What Agents Need to Know About Subrogation

Subrogation in insurance is the transfer of rights. It happens when an insurance company inherits the insured’s right to recover all or a part of the claim against the party at fault.

Key points

  • In insurance, subrogation effectively lowers the premium of the holder.
  • Similarly, a waiver of subrogation can increase the premium cost.
  • A waiver of subrogation will stop the insurer from pursuing the party at fault.

For example, Company X manufactures cellphones and sells the phone to different customers. Now a phone turned out to be faulty and blew up while charging. Luckily, it only caused minor damage. The buyer had insurance coverage for the loss and got reimbursed by the insurer. Now, the subrogation claim comes into action.

Because Company X was responsible for the faulty product, the insurer has the right to pursue Company X for a claim as subrogation. Company X is now legally liable to pay the insurer. This practice is the law of subrogation.

Is subrogation a fair play? 

If not for subrogation, the insured will get paid twice. The law of subrogation allows the insurer to either:

  • Reclaim the amount they paid for the insured’s loss if the insured gets reimbursed for the damage.
  • Recoup the right of the insured to pursue a claim as their own.

The insurer is only allowed to get back what they paid for only when the insured is paid for by the other part

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Waiver of Subrogation

Waiver of subrogation essentially means you waive your right to subrogate a claim. With any insurance claim, subrogation is a lawful act. But agreeing to a waiver of subrogation is not relative to those conditions. Under the influence of a waiver of subrogation, you must halt any action you might take to pursue a rightful claim.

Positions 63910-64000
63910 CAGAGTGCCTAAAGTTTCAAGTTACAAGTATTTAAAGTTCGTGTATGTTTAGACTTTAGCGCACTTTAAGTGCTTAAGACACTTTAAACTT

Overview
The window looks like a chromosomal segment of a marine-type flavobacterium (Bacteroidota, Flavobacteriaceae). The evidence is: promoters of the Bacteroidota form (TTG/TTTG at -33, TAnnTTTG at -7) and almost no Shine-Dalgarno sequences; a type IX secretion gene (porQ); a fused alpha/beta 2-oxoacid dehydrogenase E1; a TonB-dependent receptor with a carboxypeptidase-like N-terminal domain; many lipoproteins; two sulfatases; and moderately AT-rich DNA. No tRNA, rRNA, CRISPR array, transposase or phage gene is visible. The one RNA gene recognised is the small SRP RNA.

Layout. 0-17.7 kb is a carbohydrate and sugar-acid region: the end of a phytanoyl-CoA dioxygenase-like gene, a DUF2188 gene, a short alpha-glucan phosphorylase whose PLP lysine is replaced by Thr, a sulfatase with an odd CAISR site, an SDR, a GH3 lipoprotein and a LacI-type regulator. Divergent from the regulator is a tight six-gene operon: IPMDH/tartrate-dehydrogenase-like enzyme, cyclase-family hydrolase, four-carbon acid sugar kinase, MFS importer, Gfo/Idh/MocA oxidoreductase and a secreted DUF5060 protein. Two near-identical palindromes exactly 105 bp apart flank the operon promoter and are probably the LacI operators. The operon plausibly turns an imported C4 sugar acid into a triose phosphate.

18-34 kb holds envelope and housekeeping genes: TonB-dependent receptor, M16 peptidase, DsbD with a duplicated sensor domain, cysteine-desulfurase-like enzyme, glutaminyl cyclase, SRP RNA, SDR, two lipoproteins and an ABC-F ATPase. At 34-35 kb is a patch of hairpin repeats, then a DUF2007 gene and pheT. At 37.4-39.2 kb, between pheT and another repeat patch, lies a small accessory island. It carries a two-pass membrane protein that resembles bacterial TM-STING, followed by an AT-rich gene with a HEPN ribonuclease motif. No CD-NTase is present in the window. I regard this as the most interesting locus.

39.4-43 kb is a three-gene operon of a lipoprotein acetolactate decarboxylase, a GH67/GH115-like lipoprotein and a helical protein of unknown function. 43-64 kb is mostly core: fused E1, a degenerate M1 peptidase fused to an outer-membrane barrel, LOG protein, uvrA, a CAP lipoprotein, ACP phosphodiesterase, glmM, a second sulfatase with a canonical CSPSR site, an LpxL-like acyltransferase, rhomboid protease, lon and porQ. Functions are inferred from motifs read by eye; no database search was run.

Agreeing to waive your subrogation right stops you from pursuing the third party from an insurance claim.

As an agent, how will one benefit from waiving your right to a subrogation claim?

Simple. You get to raise your premiums.

Unable to approach the one at fault, insurers must still reciprocate the potential loss. With a waiver of subrogation, your client and their respective workplace will have a better relationship. But what about you, the agent?

You, as an agent, have increased risk barring the recovery of the subrogation claim. On top of regular premiums, you have full right to charge the insured for additional fees.

Let us take an example here. John is working in a construction company. While working, he got an electric shock that hospitalized him. Since he was insured, his insurer paid for all his medical bills and expenses. Upon further investigation, it was revealed that the faulty wires were the reason for the accident.

Since John and the construction company had included a waiver of subrogation in their agreement, the insurer will not pursue them. That agreement halted a right to subrogation claim.

Similarly, as the insurer was aware of the agreement, so they had included an additional cost on top of the regular premiums. Steering clear of potential lawsuits, it did not ruin the bond between John and his employer. The insurer had already included an extra cost to cover for the waiver of subrogation.

What you need to consider about subrogation as an agent 

Subrogation claims can only be filed if the cause of loss is transferrable to another party. The insurer can pursue the party at fault and treat that lawsuit as their own. But agreeing to a waiver of subrogation beforehand effectively ceases that.

It is crucial to know whether you can waive rights of subrogation, and under which policies you can do this. Besides, you should understand under what circumstances that it may or may not make sense to waive subrogation.

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Schedule a call right now and learn how you can ease your work, sell more, and increase your profits!

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